Preview: Smoke control, CIBSE Guide E Fire Safety Engineering

The latest version of CIBSE Guide E Fire Safety Engineering highlights the importance of smoke control in high-rise buildings. MKA Fire MD and Guide E chair Martin Kealy reports

Smoke in corridor

The tragic fire at Grenfell Tower, in West London, has turned the spotlight on the importance of fire engineering in buildings.

As with all major blazes, there are many contributory factors that transform a nuisance fire into a serious one that leads to large loss of life.

Following the public inquiry, it is likely that important changes will be made in the UK’s fire codes of practice and associated guidance documents, and how they are enforced.

But, until those changes are made, designers must continue to create well-performing high-rise buildings, and – rather than focusing on one issue – they should consider the broader fire life safety aspects of a building to ensure designs are robust.

CIBSE Guide E 2017 addresses the full range of fire life safety issues, from evacuating the building and giving access for firefighters, to controlling the spread of smoke and fire, including new guidance on fire safety of building façades and external wall construction.

The guide also includes more references to international good design practice, including North American codes, standards and guidance that is frequently used in the Middle East and Asia. Because the UK regulations are ‘functional performance standards’, international codes and practices can also be applied here.

Chapter 10 on smoke ventilation has been substantially updated to simplify it and make it relevant to its audience. This article highlights some of the guidance contained in the new chapter and describes the objectives of smoke ventilation systems and addresses system considerations, tenability criteria, and system design and components.

Smoke control in high-rise buildings

Smoke is the major risk to occupants in a high-rise building fire. The toxic products of fire include irritant and narcotic components so, as well as preventing escape routes from being used because of poor visibility, smoke also causes disorientation, incapacity or death.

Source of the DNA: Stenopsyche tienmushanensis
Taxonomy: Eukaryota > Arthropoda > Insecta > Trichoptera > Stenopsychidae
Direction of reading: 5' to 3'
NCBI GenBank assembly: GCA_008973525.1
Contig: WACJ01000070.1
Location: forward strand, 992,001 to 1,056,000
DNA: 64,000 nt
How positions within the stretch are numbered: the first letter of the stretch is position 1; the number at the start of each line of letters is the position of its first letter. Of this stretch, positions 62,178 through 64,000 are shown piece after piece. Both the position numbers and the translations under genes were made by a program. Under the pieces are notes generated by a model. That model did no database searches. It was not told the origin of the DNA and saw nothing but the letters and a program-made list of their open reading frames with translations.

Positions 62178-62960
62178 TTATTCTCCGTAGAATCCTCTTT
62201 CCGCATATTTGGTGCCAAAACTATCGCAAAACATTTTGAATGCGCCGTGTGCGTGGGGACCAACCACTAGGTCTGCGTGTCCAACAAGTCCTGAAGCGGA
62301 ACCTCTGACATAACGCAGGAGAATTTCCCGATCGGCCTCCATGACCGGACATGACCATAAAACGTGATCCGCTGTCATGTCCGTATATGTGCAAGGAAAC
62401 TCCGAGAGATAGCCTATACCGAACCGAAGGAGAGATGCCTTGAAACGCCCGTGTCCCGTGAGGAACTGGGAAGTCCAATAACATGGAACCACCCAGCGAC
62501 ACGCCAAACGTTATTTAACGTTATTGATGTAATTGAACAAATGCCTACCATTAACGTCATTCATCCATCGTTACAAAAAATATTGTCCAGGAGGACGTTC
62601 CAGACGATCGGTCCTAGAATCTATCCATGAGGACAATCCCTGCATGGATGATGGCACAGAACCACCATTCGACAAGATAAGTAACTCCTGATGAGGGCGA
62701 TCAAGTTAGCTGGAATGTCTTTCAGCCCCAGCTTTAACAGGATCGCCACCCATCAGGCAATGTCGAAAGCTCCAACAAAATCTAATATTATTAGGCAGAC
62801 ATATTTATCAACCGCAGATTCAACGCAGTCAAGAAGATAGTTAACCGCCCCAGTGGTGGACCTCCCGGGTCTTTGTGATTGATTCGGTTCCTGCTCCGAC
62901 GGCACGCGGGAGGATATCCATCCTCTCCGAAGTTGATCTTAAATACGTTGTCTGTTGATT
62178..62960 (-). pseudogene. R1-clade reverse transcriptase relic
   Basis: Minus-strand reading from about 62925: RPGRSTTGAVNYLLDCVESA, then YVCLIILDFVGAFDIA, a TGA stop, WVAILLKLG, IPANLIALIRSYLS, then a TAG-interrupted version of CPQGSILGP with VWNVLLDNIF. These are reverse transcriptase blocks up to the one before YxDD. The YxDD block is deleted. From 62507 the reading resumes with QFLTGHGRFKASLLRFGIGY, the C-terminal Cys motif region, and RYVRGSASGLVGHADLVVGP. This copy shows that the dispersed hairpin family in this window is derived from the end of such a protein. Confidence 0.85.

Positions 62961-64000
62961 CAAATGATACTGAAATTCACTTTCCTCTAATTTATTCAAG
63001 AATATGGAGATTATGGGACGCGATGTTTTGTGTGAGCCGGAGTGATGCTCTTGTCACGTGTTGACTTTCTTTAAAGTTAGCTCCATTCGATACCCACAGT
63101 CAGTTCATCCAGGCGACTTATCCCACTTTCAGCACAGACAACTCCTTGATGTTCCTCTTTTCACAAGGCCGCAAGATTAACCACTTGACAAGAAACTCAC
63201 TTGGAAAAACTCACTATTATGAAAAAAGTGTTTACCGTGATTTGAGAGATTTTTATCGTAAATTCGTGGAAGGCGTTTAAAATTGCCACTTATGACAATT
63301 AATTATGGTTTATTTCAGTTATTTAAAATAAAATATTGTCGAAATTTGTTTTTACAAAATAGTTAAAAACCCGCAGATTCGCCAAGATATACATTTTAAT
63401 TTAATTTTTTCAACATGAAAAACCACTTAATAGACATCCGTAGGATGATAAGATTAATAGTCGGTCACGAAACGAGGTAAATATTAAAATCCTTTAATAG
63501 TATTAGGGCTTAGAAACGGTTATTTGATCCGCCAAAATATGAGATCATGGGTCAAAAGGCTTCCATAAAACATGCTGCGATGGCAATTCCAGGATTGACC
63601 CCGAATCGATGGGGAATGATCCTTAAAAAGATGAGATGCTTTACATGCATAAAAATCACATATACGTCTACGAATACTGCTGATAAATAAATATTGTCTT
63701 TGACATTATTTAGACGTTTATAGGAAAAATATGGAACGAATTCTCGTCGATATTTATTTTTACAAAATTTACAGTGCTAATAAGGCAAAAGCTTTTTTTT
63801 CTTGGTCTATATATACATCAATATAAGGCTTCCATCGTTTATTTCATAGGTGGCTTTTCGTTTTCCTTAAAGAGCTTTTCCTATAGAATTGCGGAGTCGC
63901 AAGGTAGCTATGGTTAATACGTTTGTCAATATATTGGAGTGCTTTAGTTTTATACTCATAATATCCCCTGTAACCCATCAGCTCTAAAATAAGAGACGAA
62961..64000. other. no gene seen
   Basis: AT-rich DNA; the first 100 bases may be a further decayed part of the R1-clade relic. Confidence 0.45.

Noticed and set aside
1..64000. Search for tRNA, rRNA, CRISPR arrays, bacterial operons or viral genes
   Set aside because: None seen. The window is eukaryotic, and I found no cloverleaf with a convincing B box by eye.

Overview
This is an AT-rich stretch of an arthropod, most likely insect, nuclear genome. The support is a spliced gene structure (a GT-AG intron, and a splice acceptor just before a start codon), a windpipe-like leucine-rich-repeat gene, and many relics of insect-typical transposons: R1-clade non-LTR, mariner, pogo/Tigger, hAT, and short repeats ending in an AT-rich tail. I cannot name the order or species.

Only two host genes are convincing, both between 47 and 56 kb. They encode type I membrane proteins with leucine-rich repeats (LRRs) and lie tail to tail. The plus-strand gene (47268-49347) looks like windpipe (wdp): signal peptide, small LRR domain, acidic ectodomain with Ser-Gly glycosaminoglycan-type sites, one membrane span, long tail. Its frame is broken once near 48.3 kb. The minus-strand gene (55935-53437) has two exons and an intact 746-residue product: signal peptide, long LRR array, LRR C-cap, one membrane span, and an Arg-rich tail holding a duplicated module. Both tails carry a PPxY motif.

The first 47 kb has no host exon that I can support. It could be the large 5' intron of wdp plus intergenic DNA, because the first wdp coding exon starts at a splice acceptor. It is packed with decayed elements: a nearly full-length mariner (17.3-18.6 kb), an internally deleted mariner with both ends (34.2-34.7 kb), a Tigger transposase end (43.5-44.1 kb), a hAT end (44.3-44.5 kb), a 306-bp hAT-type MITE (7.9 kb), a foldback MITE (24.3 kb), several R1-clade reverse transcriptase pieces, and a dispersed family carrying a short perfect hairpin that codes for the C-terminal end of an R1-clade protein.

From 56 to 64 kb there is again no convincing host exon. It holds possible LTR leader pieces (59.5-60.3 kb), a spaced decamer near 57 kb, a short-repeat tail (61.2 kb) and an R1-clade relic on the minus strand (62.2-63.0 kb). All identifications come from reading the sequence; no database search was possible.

The tenability design criteria – including temperature, radiation visibility and toxicity – are supplied in detail in Guide E. 

Unless controlled, smoke can spread from the source of the fire. Measures by which its movement can be minimised and controlled  include passive barriers, fire-resisting construction and ventilation systems, often in combination with other active systems.

At the outset, it should be clear why a smoke control system is required and how it meets the objectives of the overall fire strategy.

For high-rise buildings, there will be a greater requirement because some form of phased evacuation will be in place, meaning people will remain in the building longer than a low-rise building.

For office towers, only the fire floor, and those adjacent to the fire floor, are evacuated in the first phase, followed by others as required.

For residential towers, a stay-in-place policy is currently typical. Another design consideration is that firefighters need to be able to attack the fire and rescue people. The system should be as simple and as reliable as possible, because an overly complex design can lead to failure. This is especially true in a high-rise building with multiple floors, resulting in an increased number of potential points of failure.